Under the media bombardment today omnipresent, as Marc Augé points out, information overload threatens to colonise us all, and to destroy the very real distinctions between fact (the real) and fiction (those invented ways in which we have, over the years and in very different communities, made sense of our collective identity in the face of otherness). I wonder how much this problem is compounded in the additional intricacies of psychoanalytic practice? Analysts treat intrapsychic life as “real”: does this render them susceptible to a disregard for facts and a penchant for fictions? Reality is “fictionalised” by the onslaught of the mass media with consequent present-day confusion over reality and image. Is this not an even greater problem for practising psychoanalysts?
While reading, I have to ask myself in what manner the ideas about the construction of self, psyche, notions of culture and identity that garnish the pages may have helped me better to enable those who entrusted themselves, and revealed their personal dilemmas, to me to help themselves had I been acquainted with these ideas previously so as possibly to have been able to use them constructively in the clinical, strategy-planning, consultative and supervisory settings of my professional life? I wonder? Yet I consider this a significant book that deserves to be widely read because I have been involved in my chosen professional specialization since I realized, after completing medical school and a couple of years of laboratory-based essentially biochemical research work four decades ago, that I really knew very little about human beings and was extremely curious to learn more about human behaviour.
These conversations are replete with ideas and references to notions that do help me to think about human beings in ways I personally have not previously considered. So to the question to what extent reading this has enhanced my understanding: I can answer with confidence that certainly it has widened my conceptual horizons. It has made me hungry for more, pointed me in the direction of a great richness of ideas that so far in my Googling meanderings and downloadings have not disappointed but rather led me to further excursions. I have also been stimulated into thinking how some of what I have learned in reading this book might be applicable to situations that trouble me, both socio-political, and in working and thinking in the domain of applied psychoanalysis in other cultures. I found useful notions to which to return in reflecting about my own past clinical experiences that I have been engaged in writing about for the past couple of decades. So my conclusion is that the reading effort is well worthwhile for any thoughtful practitioner whether a clinician or an ethnographer. Academic disciples are artificially separated. It is unfortunate that those of us who attempt to understand human lives are limited in the population turnover and our own developmental capacities and exposures to ideas. In this sense Molino’s interviews, especially those with Paul Williams and Katherine Pratt Ewing, act like a kick start to a necessary intellectual awakening in those engaged in reflecting about the two disciplines in which like Anthony Molino, they have been trained, namely psychoanalytic psychotherapy and anthropology. This does not mean that the views of the others interviewed are not pertinent to psychoanalysts and worthy of their attention.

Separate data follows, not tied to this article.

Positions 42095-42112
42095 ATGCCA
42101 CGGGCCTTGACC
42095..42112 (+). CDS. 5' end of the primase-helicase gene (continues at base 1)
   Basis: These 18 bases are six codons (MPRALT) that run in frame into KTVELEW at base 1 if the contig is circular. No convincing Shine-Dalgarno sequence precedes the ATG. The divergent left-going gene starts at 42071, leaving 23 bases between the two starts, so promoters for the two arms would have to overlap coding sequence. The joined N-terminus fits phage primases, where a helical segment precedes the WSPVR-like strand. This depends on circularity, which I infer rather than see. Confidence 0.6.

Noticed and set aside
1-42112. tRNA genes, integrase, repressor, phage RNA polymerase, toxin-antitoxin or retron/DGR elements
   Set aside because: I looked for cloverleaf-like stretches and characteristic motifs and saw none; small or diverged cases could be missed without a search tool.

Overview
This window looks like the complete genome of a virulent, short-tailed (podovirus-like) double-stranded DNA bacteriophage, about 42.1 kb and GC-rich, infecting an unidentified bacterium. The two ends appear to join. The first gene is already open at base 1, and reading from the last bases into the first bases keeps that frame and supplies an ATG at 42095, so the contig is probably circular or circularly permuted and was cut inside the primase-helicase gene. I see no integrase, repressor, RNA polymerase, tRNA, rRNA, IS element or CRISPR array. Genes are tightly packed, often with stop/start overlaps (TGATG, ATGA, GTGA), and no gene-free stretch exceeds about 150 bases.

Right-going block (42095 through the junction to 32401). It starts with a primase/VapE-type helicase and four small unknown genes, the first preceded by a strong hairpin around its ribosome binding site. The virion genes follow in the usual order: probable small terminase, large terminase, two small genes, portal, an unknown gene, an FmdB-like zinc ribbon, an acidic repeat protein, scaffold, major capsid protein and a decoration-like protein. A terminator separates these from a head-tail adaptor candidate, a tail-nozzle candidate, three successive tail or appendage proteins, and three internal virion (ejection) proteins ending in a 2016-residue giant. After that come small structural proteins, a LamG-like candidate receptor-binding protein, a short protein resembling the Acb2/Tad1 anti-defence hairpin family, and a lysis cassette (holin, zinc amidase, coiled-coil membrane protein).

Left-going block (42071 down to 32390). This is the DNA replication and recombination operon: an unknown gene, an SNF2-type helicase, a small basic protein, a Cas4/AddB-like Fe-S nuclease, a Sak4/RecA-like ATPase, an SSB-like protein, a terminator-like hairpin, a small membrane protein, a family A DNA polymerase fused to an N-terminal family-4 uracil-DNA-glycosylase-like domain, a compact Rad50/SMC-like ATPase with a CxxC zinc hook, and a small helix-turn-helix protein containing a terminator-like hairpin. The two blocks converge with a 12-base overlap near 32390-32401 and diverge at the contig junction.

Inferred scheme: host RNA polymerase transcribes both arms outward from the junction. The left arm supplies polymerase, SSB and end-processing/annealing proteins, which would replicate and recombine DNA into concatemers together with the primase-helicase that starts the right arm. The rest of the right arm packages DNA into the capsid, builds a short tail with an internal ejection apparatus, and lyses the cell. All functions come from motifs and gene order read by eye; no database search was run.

Following this paper trail, I was reminded of an eccentric professor of gynaecology half a century ago who used to preface every lecture with his belief that if we started with “that girlie in the street” and set out to understand her properly, in the end we would find we were trying to encompass all of knowledge. Obviously this ambitious and fascinating endeavour to explore how psychoanalysis can be enriched by anthropology and vice versa in relation to technique and theory, especially applied to notions of self, narration, symbolization, culture and psyche, and how their ideas overlap, has no such aspirations to omniscience. Nonetheless, if theories, like language, are necessary for us to grasp what may be lurking at the interstices of our private and publicly accessible experience, the more we have at our disposal, the better able we may be functionally in our clinical and in our field work endeavours.